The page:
Perhaps we’d all do well to keep our sensitivity high for those hurting this time of year. The best gifts we can give the grieving don’t involve money, but empathy and listening. Great post.

  16. Melisa LaVergne says:

    Oh, John. That made me cry. I will try my best to think of your words over the next few days.

  17. shSmith says:

    This is my first Christmas on the heals of a difficult divorce, and I expect to find my children intentionally rejecting me. Will be very hard and painful. But, it’s also giving me occasion to hone in on what the season is really about … That Jesus did not enter our world to bring us warm and fuzzies, but rather He embraced a life of loneliness and rejection, that we might be reconciled to our Maker. This post is a great comfort and help in my experience this year.

  18. I’m so glad it touched you, Melisa. Check your Facebook mail. I sent you a message there.

  19. Hi Sharon,

    I’m so sorry to hear about your divorce and the troubles with your kids. Really, when someone goes through something like you are, there’s often little encouragement or advice that rings true, unless it’s from someone who’s been through the same thing. I haven’t been through exactly what you’re going through, but I can’t sympathize with the loneliness and rejection you speak of. And, like you said and like I mentioned in the blog, we can turn to Jesus during Christmas because was know he’s “been there,” that he truly gets what we’re going through. But not just that, he also shows us the path to healing, restoration, etc. He joins us in our suffering so we can join him in the good stuff. That’s my prayer for you this Christmas. That you can find that path to him amidst your pain.

    John

  20. Crystal Weeks says:

    Speechless! Since my grandmother passed 25 years ago, two days prior to Christmas, it has been a depressing time for me. I was always constantly trying to busy myself to keep my mind off the loss of a loved one. This year I have tried to remind myself that God gave the ultimate sacrifice. He has always been and always will be there for me. I’ve got to learn to let God shoulder the hurt and to lean on him to get me through the toughest times.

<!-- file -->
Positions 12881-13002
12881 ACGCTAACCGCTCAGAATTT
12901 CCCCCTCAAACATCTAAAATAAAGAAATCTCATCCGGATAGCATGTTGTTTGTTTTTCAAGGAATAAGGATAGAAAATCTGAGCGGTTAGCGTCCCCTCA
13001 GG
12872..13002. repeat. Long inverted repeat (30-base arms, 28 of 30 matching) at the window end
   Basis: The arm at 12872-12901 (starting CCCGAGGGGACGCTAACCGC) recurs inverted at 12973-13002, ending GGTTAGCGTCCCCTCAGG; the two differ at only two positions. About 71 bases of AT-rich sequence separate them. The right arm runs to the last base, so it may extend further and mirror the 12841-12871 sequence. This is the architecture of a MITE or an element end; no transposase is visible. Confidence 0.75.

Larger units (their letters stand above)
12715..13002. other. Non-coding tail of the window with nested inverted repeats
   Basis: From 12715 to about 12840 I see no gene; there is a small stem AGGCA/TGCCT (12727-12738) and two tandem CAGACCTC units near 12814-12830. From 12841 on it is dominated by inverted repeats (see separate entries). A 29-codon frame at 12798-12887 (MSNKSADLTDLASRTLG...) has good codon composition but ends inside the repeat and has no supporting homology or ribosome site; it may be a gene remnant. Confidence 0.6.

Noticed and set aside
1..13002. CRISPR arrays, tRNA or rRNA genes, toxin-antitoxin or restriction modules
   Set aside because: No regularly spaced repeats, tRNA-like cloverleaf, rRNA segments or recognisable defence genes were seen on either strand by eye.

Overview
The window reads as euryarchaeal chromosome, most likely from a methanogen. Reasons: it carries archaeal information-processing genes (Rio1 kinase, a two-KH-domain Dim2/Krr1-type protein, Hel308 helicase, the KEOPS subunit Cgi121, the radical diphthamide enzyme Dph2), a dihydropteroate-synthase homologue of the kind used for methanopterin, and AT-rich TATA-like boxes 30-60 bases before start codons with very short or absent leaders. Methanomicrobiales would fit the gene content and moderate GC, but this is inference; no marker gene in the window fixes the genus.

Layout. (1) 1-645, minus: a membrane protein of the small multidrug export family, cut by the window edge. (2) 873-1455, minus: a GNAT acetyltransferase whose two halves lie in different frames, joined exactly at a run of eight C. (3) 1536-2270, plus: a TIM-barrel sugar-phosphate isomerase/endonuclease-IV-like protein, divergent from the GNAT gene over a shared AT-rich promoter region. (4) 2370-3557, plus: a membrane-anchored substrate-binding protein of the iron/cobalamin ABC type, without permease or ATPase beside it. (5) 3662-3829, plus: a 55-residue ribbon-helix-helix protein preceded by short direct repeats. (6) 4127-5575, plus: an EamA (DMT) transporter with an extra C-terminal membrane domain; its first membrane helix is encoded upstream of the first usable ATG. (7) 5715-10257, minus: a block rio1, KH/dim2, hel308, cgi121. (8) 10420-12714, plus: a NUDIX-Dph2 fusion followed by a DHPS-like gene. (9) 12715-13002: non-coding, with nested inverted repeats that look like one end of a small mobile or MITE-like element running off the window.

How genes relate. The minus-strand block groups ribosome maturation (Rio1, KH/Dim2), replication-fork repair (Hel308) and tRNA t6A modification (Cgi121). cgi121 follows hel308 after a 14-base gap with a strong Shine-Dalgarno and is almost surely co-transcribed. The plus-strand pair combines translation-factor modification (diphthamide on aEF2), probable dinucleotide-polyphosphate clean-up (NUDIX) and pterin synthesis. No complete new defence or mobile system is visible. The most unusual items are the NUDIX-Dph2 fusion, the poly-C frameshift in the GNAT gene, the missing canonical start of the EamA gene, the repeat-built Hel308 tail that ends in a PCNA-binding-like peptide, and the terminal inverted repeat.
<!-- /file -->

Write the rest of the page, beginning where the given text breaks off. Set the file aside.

21. Sounds like you have the right focus, Crystal. For me, it’s truly a mystery how leaning on God in such times gets us through, but it does. Often, he brings in flesh-and-blood people for us to lean on in his stead. I’m thankful for them as well.

  22. jack birdwhistell says:

    People have such high expectations that ‘Christmas’ will ‘make everything better.’ A wise former pastor liked to say, “‘Christmas’ intensifies everything. If life is good, the holiday hubbub makes it better–if life has cracks, the hubbub makes them worse. Thanks for the wise words.

  23. Thanks for your comments, Jack.

  24. Tony Rajcich says:

    John, Very nicely written.

    This one hit home for me. I’ve lost both of my parents right in the holiday season with my Father passing away just after Thanksgiving a year ago. This holiday season was a struggle for me until I put more thought into what I have in my friends and family instead of what I have lost over the years.

  25. Tony, so sorry to hear about your parents. Mine are still with me, and I’m not sure how I’d handle it if lost them both at our age. So, your strength is amazing to me. Christ’s birth, and his resurrection are really my only reason to hope when facing such loss. And certainly like you say, the friends and family that are still with us help the healing process and give us purpose to move forward. Thanks for your comments.

  26. Kerrie says:

    John,

    Thank you so much for what you shared here. It’s funny, because I wanted to find time to read what you had written, but I had no clue it’d be pretty much exactly what my close friends & I had been talking about the past couple of weeks or so. Actually, it’s even difficult for me to connect with church services/sermons at times & yet the past couple weeks (& times I’ve been:) to my church here, our pastor was talking about a theme for Christmas & for our lives…about leaning into the pain. It’s so wonderful & wretchedly fantastic for me to think of Jesus in such a place as I find myself- which is literally the end of myself. At a time when I am realizing what it means to lean into the pain of my own life & circumstances, when in the past I’ve wanted so desperately to run from them & their confusion, it is so hopeful to imagine & know God’s love…because their is someone who understands me, With me. Your words are an encouragement for sure & a great reminder. Thanks so much.

    Kerrie

  27. That’s great, Kerrie…”lean into the pain.” No one can force us to do so, but when we do, we can more fully experience God’s love, as you say. Thanks so much for sharing.